Changes have staying power
The investigators were curious how long this reshaped brain might last, so they asked the mothers to return for final scans two years after their babies were born.
Of the original 25 mothers, 11 women had not given birth to a second child or were not pregnant again during this time.
These scans found that the changes detected in the new mothers right after a baby’s birth remained.
The brain-baby connection
If the thought of a shrinking brain is alarming it shouldn’t be, says Robert Froemke, PhD, neuroscientist at New York University’s Langone Medical Center.
Instead, think of it as the brain is making itself smarter and more efficient.
“There’s a difference between ‘an apparent reduction in gray matter’ and ‘the brain shrinking,’” he told Healthline. “The brain itself doesn’t shrink. It’s not at all clear what actually goes on when gray matter is reduced.”
Froemke offers an easier way to understand this change.
“Think about this as a form of ‘spring cleaning.’ It’s making things more organized, streamlined, coherent to prepare mothers for the complexity and urgency of childcare,” he said. “If neurons are closer together, or neural connections reorganized to disregard irrelevant synapses and preserve important synapses, or otherwise able to more effectively, reliably, and rapidly process critical information, it’s easier to imagine why this might make sense, and help the maternal brain respond to the needs of her baby.”
Thanks to the study, it’s now known the brain maintains this new architecture for at least two years after delivery.
This reorganized hierarchy may mean expectant mothers may feel like their brains aren’t functioning the way they were pre-baby. Now, we know that’s the truth.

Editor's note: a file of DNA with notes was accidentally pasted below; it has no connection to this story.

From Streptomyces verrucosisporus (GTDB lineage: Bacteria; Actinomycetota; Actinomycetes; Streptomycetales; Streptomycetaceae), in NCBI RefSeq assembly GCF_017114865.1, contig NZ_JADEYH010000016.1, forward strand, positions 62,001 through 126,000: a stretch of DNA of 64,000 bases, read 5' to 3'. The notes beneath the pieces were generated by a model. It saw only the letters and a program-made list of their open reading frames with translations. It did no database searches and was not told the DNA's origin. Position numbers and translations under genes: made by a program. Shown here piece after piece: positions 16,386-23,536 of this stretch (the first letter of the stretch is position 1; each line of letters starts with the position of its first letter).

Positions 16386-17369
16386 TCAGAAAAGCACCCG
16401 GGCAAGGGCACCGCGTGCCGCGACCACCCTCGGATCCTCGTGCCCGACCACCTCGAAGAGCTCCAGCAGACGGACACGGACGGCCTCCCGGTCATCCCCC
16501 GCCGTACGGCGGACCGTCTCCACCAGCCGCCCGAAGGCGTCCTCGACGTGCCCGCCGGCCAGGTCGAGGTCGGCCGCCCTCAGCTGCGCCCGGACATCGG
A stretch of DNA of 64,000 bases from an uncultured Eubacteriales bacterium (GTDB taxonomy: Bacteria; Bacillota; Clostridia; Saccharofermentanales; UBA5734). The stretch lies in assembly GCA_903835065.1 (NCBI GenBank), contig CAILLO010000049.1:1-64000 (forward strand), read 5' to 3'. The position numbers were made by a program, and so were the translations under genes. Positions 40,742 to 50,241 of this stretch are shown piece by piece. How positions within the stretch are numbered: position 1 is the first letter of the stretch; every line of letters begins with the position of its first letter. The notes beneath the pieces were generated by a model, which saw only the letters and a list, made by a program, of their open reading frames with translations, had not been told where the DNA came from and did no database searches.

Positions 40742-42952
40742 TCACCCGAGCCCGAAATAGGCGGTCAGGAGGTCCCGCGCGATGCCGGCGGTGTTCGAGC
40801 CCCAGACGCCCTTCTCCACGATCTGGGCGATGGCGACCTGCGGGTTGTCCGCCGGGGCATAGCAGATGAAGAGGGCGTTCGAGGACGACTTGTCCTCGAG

That doesn’t mean, however, there will be memory loss. “Baby brain,” as this study pointed out, isn’t detectable.
“The study reports no change in memory — at least in the kinds of things tested by the authors. They probably can’t test everything, especially complex real-world things like buying milk and diapers,” Froemke said.
Now, other things have taken priority in the brain. Forgetting to buy milk or accidentally not recording that new show on cable?
That’s frustrating, but now remembering a 3 p.m. feeding and managing to mentally note every wet or dirty diaper for the past 48 hours is possible.
For a new parent, that is what’s important.
Forgetting diapers or accidentally driving past the dry cleaners’ may not be caused by the brain changes. Instead, they may be the result of stress-induced changes all new parents experience. In other words, that’s normal.
After all, the new mother is focusing on the new baby. They’re solving different problems and thinking about things in their environment and life differently. There are new priorities and tasks.
That doesn’t mean losing memory or mental capabilities. Life is, well, different now.
“Parenting — particularly motherhood — is among the most complex and stressful set of events and behaviors we experience in our lives. Thus it’s no surprise that a number of changes occur in our brains when we become parents. Taking care of another person, especially a helpless infant, is a lot of work and can demand much or all of our attention,” Froemke said. “Of course, it’s wonderful and rewarding, but that doesn’t make it any less difficult.